So four years ago, we did kick off that technology transformation. And our organization, and especially our CEO, was aligned with the vision from the top down to be a leader in the nonprofit space from a technology standpoint. And change management was a big concern, as well. So we’re not only replacing five systems, but we’re also replacing long-standing processes and siloed operations that do end up giving increased reach and visibility. And that can cause a lot of hesitancy and intimidation with the staff. But ultimately, we asked how can we centralize our operations from a global accessibility and efficiency standpoint? So it’s a bit of a struggle for us to not only determine what to connect but how to connect and when to connect it and also what our business in various projects required. So we saw when we met with vendors for these different implementations just how unique our business is. And we did internally harp on taking advantage of best practices. But what we found was that a lot of times best practices didn’t necessarily accommodate our existing processes or policies. And so we understood that we needed a solution that was going to be customizable, powerful, worked well with our core system, yet was also able to– yet we’d also be able to build and maintain them as the organization continues to grow.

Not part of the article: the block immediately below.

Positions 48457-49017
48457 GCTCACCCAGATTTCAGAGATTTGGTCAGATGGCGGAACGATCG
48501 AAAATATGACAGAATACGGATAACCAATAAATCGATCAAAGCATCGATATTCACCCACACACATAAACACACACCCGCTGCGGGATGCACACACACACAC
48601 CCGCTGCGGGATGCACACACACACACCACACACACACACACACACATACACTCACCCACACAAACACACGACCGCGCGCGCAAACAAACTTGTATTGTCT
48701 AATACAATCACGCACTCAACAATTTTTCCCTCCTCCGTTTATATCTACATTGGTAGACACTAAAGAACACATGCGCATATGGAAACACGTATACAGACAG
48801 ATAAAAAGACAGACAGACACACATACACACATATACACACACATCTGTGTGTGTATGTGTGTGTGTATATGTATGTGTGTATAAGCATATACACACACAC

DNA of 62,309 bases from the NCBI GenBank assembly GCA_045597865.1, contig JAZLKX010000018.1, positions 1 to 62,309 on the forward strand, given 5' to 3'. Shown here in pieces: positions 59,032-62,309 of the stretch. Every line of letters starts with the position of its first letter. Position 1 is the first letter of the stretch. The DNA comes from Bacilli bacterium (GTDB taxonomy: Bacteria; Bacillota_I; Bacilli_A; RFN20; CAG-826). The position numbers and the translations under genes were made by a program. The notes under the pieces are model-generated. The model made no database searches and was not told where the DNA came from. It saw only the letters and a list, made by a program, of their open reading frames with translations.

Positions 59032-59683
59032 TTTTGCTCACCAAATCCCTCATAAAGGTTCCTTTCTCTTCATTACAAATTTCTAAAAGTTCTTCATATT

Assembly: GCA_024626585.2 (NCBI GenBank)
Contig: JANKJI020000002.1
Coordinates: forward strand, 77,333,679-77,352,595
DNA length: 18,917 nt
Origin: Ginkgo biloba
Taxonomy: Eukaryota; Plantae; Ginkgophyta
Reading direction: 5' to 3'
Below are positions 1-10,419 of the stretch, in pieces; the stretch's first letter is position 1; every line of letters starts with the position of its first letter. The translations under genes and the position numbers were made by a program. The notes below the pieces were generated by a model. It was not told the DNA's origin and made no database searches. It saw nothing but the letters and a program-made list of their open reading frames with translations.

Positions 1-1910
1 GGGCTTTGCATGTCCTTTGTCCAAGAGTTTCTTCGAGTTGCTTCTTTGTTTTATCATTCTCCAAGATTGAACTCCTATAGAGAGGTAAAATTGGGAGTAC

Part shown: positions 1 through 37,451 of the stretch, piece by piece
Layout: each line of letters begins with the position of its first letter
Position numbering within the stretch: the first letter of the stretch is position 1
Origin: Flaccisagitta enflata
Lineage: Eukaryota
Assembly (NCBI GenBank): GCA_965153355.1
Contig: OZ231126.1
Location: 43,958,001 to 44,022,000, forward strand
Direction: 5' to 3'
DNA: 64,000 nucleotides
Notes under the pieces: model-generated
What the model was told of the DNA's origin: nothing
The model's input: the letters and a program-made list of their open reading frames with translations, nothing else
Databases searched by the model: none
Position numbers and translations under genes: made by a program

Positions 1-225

So in that wetting and discovery process, we looked at DELL Boomi and Jitterbit probably most closely, as well as a few others. But we ultimately decided to go with Celigo because we could clearly envision learning and growing with the platform. When it comes to manual processes, we did start to feel the weight of those colored folders and paper processes and non-existent policies and systems in some cases, and just not having systems that held us to those things. Everything was manual, didn’t exist or ended up external of any digital system. And I can still to this day here our COO demanding that we no longer store critical information on Excel sheets. So finally, we understood that we had limited IT resources and of course, I can speak to that very well. We have a small IT team consisting of three full-time employees and potentially a team of contractors at any given time. And to add to that our strengths were really in the knowledge of individual platforms or processes, rather than large-scale integrations. And so an automation of this magnitude would really be new for a majority of the IT team as well as for leadership. And then the data governance that comes behind these systems was also relatively new. So that technical challenge did extend outside of IT Into all departments.